We're just two weeks into 2015, but Samsung's already made more progress with its in-house Tizen OS than it had in all the previous years combined. Tizen now graces Samsung's new line of premium SUHD TVs, there's finally a real Tizen smartphone (albeit a distinctly low-end one), and the Korean company promises that the rest of the year will bring "a flood of devices" running its operating system.
A new article on the Samsung Tomorrow website boldly proclaims that the Tizen-powered smartwatches, cameras, TVs, and the new Z1 smartphone that we've seen so far are "just the tip of the iceberg." Tizen will be a crucial part of Samsung's future Internet of Things strategy, helping to connect and smarten up devices and appliances around our homes and beyond. In making the argument for Tizen's strengths, Samsung says it "requires less processing power and memory, thereby ensuring faster device speeds while consuming less energy." It's safe to assume that the benchmark Tizen is being compared against is Google's Android platform. Android is expanding beyond its smartphone origins with tailored versions like Android Wear and Android TV serving the emerging connectivity needs of specific device categories.
"These devices are just the tip of the iceberg."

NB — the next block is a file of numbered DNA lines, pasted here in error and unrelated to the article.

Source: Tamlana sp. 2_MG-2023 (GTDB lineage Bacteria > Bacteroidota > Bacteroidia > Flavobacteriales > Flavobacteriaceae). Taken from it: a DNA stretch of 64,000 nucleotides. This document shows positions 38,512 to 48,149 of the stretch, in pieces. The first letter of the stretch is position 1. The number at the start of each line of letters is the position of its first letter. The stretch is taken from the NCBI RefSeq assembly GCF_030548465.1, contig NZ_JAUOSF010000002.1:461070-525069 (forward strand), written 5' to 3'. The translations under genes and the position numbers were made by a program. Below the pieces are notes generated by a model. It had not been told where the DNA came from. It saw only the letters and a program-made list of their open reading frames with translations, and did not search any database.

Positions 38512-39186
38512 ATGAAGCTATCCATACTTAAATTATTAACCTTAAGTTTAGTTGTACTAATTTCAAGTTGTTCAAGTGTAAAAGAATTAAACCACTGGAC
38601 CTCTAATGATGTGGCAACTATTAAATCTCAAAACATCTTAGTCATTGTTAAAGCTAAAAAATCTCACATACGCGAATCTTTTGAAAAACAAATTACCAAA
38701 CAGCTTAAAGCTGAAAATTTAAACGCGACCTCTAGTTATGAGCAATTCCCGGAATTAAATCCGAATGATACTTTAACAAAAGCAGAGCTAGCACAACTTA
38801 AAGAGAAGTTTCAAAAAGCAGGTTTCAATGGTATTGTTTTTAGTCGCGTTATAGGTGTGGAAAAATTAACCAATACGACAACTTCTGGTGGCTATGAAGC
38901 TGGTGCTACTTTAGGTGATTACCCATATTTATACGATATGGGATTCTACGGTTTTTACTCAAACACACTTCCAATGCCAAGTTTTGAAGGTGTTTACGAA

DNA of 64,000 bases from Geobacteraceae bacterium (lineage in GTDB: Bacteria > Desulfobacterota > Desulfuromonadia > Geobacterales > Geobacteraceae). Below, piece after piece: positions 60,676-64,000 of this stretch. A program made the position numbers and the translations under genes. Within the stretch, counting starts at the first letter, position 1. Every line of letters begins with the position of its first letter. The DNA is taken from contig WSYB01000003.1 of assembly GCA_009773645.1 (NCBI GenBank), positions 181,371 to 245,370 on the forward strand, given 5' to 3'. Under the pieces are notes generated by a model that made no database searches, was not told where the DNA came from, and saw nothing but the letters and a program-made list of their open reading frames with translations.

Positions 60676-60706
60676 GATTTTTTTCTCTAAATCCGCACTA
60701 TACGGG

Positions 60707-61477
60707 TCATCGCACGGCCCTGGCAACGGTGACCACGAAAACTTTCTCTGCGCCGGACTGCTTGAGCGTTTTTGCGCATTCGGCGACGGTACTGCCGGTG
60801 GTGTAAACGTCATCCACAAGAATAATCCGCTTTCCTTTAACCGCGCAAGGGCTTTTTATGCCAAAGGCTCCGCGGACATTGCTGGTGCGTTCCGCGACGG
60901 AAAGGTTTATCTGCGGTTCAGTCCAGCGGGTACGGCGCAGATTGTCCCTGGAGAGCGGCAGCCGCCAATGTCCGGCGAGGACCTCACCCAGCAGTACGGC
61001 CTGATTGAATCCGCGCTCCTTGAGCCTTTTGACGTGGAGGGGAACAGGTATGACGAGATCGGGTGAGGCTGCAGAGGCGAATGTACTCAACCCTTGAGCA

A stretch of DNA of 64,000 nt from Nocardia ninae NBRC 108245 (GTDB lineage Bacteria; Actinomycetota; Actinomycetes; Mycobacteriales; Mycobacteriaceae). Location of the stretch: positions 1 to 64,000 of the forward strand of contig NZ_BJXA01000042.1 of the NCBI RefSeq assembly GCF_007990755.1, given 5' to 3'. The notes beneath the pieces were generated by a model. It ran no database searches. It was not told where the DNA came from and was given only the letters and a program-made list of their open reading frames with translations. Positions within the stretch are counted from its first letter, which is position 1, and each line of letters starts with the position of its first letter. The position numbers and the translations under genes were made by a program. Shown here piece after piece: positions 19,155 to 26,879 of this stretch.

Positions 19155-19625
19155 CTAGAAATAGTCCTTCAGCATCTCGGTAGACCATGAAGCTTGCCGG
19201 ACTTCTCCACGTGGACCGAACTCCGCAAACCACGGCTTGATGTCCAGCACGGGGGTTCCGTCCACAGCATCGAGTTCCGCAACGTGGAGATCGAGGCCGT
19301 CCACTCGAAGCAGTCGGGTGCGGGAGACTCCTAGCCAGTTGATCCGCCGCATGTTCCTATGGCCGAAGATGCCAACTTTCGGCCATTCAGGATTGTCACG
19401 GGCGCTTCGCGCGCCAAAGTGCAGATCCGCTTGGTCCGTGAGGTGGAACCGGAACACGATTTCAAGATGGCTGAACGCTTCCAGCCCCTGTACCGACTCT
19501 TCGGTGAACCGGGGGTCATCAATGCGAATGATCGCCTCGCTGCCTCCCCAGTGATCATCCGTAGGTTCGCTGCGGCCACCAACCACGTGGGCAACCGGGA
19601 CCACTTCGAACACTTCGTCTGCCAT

Samsung's desperate desire to diversify away from its dependance on Google — which Sony has chosen to embrace rather than fight — has kept it persisting with the development of Tizen in spite of little external encouragement or support. While it's inevitable that Samsung's future devices will need to be both smart and connected, the Korean company is keen to make sure that they achieve this, at least in part, through the use of its own software. To encourage developers to jump on board and help build an ecosystem around its anticipated Tizen deluge, Samsung points out that it sold 665 million devices last year, which "could translate into a lot of Tizen."
The renewed effort and investment into pushing Tizen as its own legitimate platform won't, argues Samsung, come at the expense of other operating systems. Samsung says that it places a "foremost emphasis on openness" and remains open to other software. Tizen is still far from being able to challenge Android on phones (and it's doubtful that it'll ever get there), but the way it's being positioned and promoted by Samsung in other areas puts it in direct confrontation with Google's expansionary plans. No matter how conciliatory Samsung's tone may be, today's announcement of an expanding Tizen OS is a clear signal of its intent to challenge and compete with Google for the next wave of connected devices.